You cannot cover all the risks, can you?
Managing and prioritizing risk is a constant struggle not only for a Grand Prix racing team but for business globally. Prioritizing risk can be difficult and at McLaren Honda the approach has to be based on current success.
No, you can’t (cover all the risks).
Given that we’re a team on the move at the moment, and while we are in recovery, we are inclined to take a different kind of risk profile to a race. We can split strategies. We’ll go for performance over reliability because we know we can always earn our way to reliability. Given the business context and what’s at stake, we’ll put a different emphasis on things, take a different set of decisions. As we work our way back into the rarefied air where there is only 0.15 per cent difference among the top five cars, then at that point there’s a subtle shift in the way in which we execute. Our attitude to some risks will be different at that point.
You can become more risk averse as you get more things in your favour – Mark Barnett
Yeah, that’s true. You try to balance. You can become more risk averse as you get more things in your favour. So you have more to lose, but you’re also happier with where you currently are. You don’t need to risk as much to gain that one extra position.
Not all risks are equal. With our clients, the aim is not how to eliminate risk; that would essentially paralyze their business. Rather, we want to support our clients to manage risks in a way that allows them to achieve their business goals and strategies. As clients pass through different cycles of their development and growth, they have varying degrees of tolerance for risk.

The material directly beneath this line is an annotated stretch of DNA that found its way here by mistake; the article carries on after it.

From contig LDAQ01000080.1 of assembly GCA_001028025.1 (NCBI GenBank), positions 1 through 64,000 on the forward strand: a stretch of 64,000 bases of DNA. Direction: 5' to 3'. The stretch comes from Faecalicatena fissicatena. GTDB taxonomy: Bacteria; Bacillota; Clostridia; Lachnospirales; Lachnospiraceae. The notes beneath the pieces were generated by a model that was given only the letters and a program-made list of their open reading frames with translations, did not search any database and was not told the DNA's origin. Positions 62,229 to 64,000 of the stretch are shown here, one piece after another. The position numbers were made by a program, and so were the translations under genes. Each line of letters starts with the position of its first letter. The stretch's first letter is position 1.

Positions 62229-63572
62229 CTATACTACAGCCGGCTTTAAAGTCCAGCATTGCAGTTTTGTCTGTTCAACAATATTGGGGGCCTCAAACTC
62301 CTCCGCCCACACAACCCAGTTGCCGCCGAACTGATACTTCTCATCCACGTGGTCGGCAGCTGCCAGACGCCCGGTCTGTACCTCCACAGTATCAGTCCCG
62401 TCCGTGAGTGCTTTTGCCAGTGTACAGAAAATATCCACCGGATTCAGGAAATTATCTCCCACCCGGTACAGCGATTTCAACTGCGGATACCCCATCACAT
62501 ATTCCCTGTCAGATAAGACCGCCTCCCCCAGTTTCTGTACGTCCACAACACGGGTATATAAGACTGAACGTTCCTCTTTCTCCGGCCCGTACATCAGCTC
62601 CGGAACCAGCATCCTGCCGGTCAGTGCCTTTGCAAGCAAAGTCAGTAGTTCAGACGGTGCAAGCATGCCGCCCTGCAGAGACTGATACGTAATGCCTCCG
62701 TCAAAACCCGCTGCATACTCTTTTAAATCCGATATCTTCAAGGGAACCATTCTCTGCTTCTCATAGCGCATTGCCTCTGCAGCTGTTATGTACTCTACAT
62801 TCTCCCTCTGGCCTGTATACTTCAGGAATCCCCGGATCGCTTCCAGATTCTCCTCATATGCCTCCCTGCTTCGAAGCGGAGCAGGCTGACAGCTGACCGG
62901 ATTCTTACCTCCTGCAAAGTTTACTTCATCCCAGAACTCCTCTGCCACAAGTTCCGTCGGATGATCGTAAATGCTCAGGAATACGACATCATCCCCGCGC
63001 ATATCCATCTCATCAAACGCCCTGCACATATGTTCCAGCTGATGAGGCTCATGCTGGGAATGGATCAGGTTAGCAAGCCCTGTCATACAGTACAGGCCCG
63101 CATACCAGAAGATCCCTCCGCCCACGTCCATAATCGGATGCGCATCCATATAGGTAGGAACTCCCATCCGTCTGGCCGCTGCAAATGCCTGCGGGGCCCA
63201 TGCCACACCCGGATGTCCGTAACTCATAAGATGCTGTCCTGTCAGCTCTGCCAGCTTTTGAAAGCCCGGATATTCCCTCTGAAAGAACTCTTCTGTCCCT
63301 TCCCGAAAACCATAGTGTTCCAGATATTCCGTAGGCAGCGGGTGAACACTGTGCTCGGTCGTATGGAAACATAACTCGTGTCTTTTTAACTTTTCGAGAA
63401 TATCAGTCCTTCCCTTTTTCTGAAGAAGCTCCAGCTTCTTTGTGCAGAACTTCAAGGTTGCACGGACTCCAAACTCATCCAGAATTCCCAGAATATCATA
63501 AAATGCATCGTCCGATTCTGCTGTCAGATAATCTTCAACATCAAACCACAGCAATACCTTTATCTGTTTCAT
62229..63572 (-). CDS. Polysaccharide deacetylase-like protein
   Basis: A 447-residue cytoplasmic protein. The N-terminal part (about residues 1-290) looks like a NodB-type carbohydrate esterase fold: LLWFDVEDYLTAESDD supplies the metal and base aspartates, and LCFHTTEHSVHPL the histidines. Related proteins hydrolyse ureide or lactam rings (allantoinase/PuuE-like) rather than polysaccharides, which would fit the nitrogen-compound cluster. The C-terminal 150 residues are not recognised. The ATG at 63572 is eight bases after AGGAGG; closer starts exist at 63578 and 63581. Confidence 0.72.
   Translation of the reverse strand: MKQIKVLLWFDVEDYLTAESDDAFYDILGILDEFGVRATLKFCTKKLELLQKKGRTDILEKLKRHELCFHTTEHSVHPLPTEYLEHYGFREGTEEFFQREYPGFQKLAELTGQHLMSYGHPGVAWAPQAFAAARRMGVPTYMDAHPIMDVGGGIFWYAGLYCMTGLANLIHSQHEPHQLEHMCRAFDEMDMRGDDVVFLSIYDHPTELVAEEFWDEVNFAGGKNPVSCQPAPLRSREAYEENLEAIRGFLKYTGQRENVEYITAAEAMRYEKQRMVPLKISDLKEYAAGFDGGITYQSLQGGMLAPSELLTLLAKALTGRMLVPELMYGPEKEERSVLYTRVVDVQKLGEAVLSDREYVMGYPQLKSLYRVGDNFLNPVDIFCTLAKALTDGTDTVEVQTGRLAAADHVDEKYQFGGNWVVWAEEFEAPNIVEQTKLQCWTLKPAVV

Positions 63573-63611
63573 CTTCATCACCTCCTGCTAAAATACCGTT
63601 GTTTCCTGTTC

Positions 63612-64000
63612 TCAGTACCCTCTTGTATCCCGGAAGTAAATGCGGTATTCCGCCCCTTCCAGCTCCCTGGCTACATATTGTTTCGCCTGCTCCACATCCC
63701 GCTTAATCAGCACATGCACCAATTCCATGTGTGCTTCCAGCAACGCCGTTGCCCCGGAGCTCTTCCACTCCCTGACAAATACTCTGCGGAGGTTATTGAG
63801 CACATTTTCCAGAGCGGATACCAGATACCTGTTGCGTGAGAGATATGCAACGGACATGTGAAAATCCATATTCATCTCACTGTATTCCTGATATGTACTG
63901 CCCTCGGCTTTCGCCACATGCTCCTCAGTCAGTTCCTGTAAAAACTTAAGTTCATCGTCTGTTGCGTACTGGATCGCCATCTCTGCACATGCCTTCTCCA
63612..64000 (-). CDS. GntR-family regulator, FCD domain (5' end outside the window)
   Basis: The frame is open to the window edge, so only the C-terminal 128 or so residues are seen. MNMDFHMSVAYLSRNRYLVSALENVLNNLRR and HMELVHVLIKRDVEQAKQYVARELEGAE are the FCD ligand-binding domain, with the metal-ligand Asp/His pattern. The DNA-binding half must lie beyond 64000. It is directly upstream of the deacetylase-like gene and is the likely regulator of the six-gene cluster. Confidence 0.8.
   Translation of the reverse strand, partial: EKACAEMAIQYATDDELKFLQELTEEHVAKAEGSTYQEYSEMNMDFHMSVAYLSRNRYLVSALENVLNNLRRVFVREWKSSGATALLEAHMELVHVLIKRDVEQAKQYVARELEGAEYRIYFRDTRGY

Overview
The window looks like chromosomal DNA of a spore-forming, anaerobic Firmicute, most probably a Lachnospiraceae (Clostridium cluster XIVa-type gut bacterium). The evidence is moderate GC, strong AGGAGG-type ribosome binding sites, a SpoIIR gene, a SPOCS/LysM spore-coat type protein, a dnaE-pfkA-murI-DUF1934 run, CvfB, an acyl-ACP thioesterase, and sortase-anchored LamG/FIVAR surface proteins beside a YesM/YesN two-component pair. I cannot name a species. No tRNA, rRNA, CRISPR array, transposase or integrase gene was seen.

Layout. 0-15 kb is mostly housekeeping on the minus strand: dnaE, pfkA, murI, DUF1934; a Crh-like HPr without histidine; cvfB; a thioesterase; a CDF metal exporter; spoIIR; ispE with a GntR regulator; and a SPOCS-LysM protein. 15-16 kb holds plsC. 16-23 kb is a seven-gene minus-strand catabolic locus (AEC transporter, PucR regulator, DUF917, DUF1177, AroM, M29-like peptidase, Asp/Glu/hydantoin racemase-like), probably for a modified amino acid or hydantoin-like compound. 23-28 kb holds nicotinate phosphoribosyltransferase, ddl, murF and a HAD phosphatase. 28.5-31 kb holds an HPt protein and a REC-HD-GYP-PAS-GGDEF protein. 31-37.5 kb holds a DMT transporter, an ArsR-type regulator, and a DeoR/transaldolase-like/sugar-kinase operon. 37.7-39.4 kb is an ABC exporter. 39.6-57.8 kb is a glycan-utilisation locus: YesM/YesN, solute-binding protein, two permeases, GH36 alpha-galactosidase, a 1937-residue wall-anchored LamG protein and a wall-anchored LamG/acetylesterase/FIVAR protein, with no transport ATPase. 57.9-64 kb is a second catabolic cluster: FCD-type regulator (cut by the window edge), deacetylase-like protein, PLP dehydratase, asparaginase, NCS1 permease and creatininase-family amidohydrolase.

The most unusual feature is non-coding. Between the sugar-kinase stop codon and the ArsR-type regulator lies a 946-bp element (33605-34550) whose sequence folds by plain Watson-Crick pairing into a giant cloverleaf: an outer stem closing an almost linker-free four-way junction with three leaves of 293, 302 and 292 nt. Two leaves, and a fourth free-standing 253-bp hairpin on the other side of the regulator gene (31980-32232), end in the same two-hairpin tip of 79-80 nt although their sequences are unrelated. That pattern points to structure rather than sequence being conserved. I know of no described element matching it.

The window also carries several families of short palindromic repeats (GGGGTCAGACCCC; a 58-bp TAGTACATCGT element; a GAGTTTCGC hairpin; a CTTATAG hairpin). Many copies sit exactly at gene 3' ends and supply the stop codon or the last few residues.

We want to support our clients to manage risks in a way that allows them to achieve their business goals and strategies – Jane Caskey
One comment that comes back to me repeatedly, from GCs and heads of risk, is that they do not appreciate lawyers who come to them and merely identify risks without solutions, or lawyers who see everything as a material risk. That is not acceptable. For them such an approach is completely meaningless and unhelpful.
Once you’ve defined the risks, you have to assist the client to prioritize. There could be a risk that involves devastating consequences, but the likelihood of it happening is not high. It’s actually a matrix. It’s not just, ‘Is there a risk?’ It’s ‘What is the risk?’ ,‘What is the probability of that risk coming to pass?’, ‘What are the consequences?’, ‘Does it get a red, amber or green light in terms of degree of material consequence?’
Finally, where we find we can add real value as advisors to clients, is identifying issues that the clients haven’t yet seen and suggesting a path to address and mitigate those issues. For example, emerging trends or changes on the horizon that will impact the business. Often our clients do not have the time for horizon-scanning.
Safety will always be top of the list - there is no compromise. We accept, to a fashion, that there is inherent risk in putting somebody into a car that’s going to travel that fast and put it round with other people all trying to compete for the same space at the same time.